t0
                                                    ( k u u − k z T u ) dt
                                                      1
                                                          T
                                                                 2
                                                                     T   −T
                                                                         q




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200                                                                    Mobile Robots Motion Planning, New Challenges

for the system described by Eq. (6) subject to
                                                    0 0 ] and P t f = ⎡ x f
                                                                      ⎣                             0 0⎤ ,
                                                                                                       ⎦
                                                                                                          T
(1) initial and final postures: P ( t0 ) = [ x0
                                                                   T
                                                                    ( )
                                                     0 ] and z ( t ) = ⎡ v
                                                                       ⎣                      0 ⎤ , and
                                                                                                ⎦
                                                           T                                    T
(2) initial and final velocities: z ( t0 ) = [ vs                            f            f

(3) satisfying the batteries’ voltage constraints, umax
As time is not critical, a fixed final time is used.

3.2 Minimum-Energy Translational Trajectory
Without loss of generality, we assume that the initial and final velocities are zero, and the
initial posutre is zero. Then the minimum-energy translational trajectory generation problem can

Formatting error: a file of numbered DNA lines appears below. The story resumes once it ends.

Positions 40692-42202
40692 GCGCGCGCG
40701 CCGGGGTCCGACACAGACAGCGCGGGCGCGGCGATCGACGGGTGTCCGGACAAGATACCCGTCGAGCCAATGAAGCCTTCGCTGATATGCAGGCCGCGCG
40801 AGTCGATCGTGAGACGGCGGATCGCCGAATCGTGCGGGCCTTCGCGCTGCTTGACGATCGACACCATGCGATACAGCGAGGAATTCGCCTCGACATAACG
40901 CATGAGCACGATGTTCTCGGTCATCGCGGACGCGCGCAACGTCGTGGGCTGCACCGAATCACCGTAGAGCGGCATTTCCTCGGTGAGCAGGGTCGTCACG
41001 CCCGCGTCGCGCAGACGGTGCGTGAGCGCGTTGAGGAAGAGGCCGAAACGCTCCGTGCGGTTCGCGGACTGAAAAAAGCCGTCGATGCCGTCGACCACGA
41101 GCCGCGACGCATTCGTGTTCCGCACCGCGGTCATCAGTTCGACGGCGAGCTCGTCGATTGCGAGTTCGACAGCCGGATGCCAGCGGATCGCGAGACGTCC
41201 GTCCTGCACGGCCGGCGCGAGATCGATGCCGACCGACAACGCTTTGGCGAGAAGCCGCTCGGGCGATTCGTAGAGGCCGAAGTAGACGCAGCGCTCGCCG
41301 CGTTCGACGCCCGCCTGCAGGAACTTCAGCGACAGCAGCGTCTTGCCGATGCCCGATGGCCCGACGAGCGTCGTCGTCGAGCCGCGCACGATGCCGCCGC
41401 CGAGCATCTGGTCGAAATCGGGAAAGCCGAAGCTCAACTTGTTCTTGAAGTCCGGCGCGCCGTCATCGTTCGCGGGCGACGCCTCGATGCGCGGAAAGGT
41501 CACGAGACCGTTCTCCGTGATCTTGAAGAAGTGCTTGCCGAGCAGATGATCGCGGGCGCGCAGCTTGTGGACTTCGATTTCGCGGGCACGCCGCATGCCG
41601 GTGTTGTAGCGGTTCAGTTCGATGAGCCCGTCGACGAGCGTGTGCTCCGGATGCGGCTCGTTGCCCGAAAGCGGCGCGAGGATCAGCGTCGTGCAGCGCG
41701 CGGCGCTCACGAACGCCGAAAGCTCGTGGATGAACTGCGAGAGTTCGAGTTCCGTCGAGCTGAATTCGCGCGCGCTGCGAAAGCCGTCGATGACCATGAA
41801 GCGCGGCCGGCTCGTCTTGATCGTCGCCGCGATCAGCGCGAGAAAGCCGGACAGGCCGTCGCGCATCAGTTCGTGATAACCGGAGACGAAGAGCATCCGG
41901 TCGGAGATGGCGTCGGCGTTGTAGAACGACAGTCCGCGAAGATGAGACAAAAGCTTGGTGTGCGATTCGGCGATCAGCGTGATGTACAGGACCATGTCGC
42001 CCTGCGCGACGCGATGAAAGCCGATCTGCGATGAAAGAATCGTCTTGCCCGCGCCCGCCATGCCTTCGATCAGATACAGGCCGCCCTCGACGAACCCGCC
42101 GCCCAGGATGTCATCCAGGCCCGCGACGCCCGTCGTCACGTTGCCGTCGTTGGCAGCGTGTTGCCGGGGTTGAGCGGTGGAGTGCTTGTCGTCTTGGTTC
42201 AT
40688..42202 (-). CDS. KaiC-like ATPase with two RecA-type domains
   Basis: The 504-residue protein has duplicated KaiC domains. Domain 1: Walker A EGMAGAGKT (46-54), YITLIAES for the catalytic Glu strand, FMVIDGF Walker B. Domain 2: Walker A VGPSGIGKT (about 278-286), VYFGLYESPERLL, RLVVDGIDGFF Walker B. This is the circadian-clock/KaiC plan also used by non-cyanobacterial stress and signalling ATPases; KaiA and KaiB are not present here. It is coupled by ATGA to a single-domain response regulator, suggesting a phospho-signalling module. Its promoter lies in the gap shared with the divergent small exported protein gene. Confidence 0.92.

be written as

                                 minimize EW = ∫
                                                      tf

                                                     0
                                                           ( k u u − k zT u ) dt
                                                               1
                                                                       T
                                                                             2
                                                                                     −T
                                                                                     q                               (11)

                                       subject to              z = −Az + Bu                                          (12)

                                                      ( )
                                            z ( 0 ) = z t f = [0 0]
                                                                                 T
                                                                                                                     (13)

                                        Pf = ∫ TP zdt = ⎡ x f
                                                        ⎣                  0 0⎤
                                                                              ⎦
                                               tf                                    T
                                                                                                                     (14)
                                               0


                                        ⎡ −umax ⎤     ⎡u R ⎤ ⎡umax ⎤
                                        ⎢ max ⎥ ≤ u = ⎢ L ⎥ ≤ ⎢ max ⎥
                                        ⎣ −u ⎦        ⎣ u ⎦ ⎣u ⎦
                                                                                                                     (15)


We used the Pontryagin’s Maximum Principle to find the minimum-energy velocity profile
that minimizes Eq. (11) while satisfying the constraints in Eqs. (13) – (15) for the system,
with Eq. (12). Let the Largrange multiplier for the posture constraint, Eq. (14), be
α=⎡
  ⎣          ⎤ . Defining the multipler function for Eq. (12) as, λ = [ λ v
             ⎦
                   T                                                                                             T
       x    y                                                                                                 λω ] , the
Hamiltonian H is

                       H = k1 uT u − k2 zT Tq−T u − αT Tp z + αT Pf /t f + λ T ( −Az + Bu )                          (16)

The necessary conditions for the optimal velocity z * and the control input u * are

                                     ∂H / ∂u = 2 k1 u − k2 Tq−1 z + BT λ = 0                                         (17)

                                   ∂H / ∂z = − k2 Tq−T u − TP α − AT λ = − λ
                                                            T
                                                                                                                     (18)

                                         ∂H / ∂λ = −Az + Bu = z                                                      (19)

From Eqs. (17) – (19), we obtain the following differential equation.